# Traveling to Mars in 24 Days

I am trying to calculate an electromagnetic rail launch from the Moon but I need to know if humans can survive the launch. Please see the specs below.

150 miles of track

Proposed final launch speed of vehicle = 59, 808 miles/hour

I have tried calculating linear g-force on the Moon but I cannot be certain that the same principles even apply. Can anyone shed some light on the matter?

I am hoping that, if my calculations are correct, in the near future we could launch space craft from the Moon when Mars is closest to Earth traveling without resistance at a speed of 59, 808 miles per hour arriving in a little more than 24 days.

Speed of sound @ sea level (normal conditions) = 340.29 meters/second

Speed of sound in space = ~1300 meters/second (yes, there is sound in space. Although it is not perceptive, there are still percussion waves that travel faster than on Earth with no resistance.) = 73.82% increase of speed in space.

Current speed of electromagnetic railgun projectile @ sea level= 7000 meters/second

Taking into account the 73.82 % increase and applying it to the known projectile velocity...

7000/0.2618 (73.82% incr.) = 26,737.9679 m/s = 59,808.965 miles/hour

On July 27th, 2018, Mars will be ~35.8 million miles from Earth. 35,800,000/59,808.965 = 598 hours (approx. 24 days)

What would be the shortest length of track needed to make the launch survivable?

• What's the payload of that railgun projectile? Are you worrying about orbital parameters, other than straight-line distance from Earth to Mars? is 7 km/s even above the moon-earth system escape velocity, starting from the moon? Survivability would be governed mainly by the peak acceleration -- how long is the railgun? Why are you even citing the speed of sound? – Jerry Schirmer Jan 26 '15 at 20:09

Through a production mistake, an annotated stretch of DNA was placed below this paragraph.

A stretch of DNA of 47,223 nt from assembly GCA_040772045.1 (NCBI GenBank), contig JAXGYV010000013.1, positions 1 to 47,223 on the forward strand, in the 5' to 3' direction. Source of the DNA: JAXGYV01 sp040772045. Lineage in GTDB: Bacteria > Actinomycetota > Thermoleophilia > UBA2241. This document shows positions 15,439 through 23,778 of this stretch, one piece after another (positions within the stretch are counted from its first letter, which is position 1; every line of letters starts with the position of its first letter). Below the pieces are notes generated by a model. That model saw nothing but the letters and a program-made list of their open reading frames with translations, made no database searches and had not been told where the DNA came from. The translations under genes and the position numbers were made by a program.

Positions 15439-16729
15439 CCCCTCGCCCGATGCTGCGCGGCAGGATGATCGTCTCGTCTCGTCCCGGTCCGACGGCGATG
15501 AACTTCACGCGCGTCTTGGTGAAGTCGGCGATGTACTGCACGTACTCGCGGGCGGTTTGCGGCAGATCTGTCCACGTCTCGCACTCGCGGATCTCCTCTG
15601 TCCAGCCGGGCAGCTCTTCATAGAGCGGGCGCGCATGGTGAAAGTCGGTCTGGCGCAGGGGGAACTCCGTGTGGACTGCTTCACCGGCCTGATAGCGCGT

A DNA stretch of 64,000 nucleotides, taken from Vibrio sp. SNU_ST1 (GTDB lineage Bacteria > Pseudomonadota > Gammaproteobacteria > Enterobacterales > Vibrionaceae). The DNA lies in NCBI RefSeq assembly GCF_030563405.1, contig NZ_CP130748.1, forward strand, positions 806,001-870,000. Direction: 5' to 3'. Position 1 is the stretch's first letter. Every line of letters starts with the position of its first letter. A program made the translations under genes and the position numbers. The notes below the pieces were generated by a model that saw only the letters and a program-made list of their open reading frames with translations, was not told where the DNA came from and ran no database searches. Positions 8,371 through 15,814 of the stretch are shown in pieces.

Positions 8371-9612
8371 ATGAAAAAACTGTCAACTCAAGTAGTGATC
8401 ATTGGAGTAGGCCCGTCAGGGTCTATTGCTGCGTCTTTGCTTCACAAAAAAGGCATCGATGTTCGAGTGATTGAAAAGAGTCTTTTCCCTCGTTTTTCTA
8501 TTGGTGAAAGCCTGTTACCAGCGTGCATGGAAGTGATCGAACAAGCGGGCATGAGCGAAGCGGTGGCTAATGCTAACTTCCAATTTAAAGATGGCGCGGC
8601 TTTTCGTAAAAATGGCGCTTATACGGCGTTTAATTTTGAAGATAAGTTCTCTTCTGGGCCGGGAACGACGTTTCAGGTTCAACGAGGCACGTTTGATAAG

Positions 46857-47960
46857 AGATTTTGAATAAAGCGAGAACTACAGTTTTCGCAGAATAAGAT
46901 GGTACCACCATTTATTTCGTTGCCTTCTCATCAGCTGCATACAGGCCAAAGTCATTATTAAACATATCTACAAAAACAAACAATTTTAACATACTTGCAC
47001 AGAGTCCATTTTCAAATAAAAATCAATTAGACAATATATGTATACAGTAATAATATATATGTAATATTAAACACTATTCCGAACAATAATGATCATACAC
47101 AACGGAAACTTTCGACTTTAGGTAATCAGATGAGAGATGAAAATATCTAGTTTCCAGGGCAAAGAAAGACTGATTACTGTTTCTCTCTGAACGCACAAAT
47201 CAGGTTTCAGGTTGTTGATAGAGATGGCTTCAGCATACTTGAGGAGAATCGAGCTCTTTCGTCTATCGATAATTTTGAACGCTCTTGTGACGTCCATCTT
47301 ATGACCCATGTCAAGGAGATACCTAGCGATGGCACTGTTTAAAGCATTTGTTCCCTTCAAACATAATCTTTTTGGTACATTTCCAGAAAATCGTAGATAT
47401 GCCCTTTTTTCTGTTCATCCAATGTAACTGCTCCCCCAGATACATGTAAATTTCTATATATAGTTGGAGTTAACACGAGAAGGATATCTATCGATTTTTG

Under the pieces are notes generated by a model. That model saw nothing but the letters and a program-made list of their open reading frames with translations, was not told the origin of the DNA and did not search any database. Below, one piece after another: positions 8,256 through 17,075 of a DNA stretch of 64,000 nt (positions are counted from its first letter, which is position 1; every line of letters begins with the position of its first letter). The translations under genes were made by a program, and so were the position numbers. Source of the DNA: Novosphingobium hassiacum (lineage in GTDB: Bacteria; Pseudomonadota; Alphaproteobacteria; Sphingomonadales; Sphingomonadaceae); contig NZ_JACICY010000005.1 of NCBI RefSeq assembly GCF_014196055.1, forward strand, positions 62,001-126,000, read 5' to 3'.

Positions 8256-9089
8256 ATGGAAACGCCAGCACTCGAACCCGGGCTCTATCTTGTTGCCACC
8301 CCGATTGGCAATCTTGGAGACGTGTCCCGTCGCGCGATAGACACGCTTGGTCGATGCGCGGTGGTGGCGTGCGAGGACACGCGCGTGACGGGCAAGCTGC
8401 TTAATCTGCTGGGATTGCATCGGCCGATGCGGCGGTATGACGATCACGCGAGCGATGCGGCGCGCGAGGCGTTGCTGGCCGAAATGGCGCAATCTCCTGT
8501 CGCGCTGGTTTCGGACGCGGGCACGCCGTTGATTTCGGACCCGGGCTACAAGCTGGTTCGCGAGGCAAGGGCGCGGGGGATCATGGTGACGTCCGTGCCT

• How do you stop when you get to Mars? – JDługosz Jan 26 '15 at 20:15
• You $v_{initial}$ and $v_{final}$ and the length of the track, seems like you can you use your SUVAT equations. – Kyle Kanos Jan 26 '15 at 20:18
• From post below - I must say, I am not familiar with physics. Although I would like to be. I am simply asking for a blog that I will be posting. Personal interest. I have looked on Google how to calculate g-forces and wound up here. – Erik Burden Jan 26 '15 at 20:31
• It is the idea of sending a small 5-10 person craft with payload to Mars. I would assume between 100-200 tonnes. – Erik Burden Jan 26 '15 at 20:32

Newtonian mechanics works the same in all environments. The equation of motion v^2 = 2as (for an initially stationary object accelerating over distance s at acceleration a and ending at speed v).

Re-ordering the equation, a = v^2/2s, and substituting in v=27000 m/s (approx 60000 miles/hour) and s = 240000 m (approx 150 miles), results in a = 1520 m/s^2. This is approximately 150 times the acceleration due to gravity on the surface of the earth, so any human would be instantly squashed to a pulp.

The maximum sustained acceleration a normal human could cope with is smaller by a factor of 10, about 15 gravitys. So if you extended your ramp to 1500 miles long, you might have a 'viable' solution. Note that the moon is approximately 2200 miles in diameter, so by boring an appropriately oriented hole through the moon to act as your rail-gun cavity, you could reduce the acceleration to a nearly comfortable 10 gravitys.

• "Chuck Yeager, and became known as "the fastest man on earth" In one of his final rocket-propelled rides, Stapp was subjected to 46.2 times the force of gravity." – Erik Burden Jan 26 '15 at 20:54
• @Eric Burden But Stapp was at that peak acceleration only momentarily (and at ~25 g for ~1 second). That was enough to cause long term damage to his eyes. Fighter pilots sustain turns of ~10 g while sitting without blacking out, so 10 g lying down should be OK for the 4 minutes 40 sec required to accelerate using the "through the moon" option. Stopping at the other end will be tricky... – penguino Jan 26 '15 at 22:31
• ^ That's some good stuff right there. Thanks again for your input. Much appreciated. – Erik Burden Jan 27 '15 at 19:03

Just from the first paragraph, what is the Acceleration given a Velocity of v at distance x? The basic physics formulas given in a pre-calculus physics class are enough to solve for $a$. There is not one listed for exactly that: use two or more with algebra.

• I must say, I am not familiar with physics. Although I would like to be. I am simply asking for a blog that I will be posting. Personal interest. I have looked on Google how to calculate g-forces and wound up here. – Erik Burden Jan 26 '15 at 20:28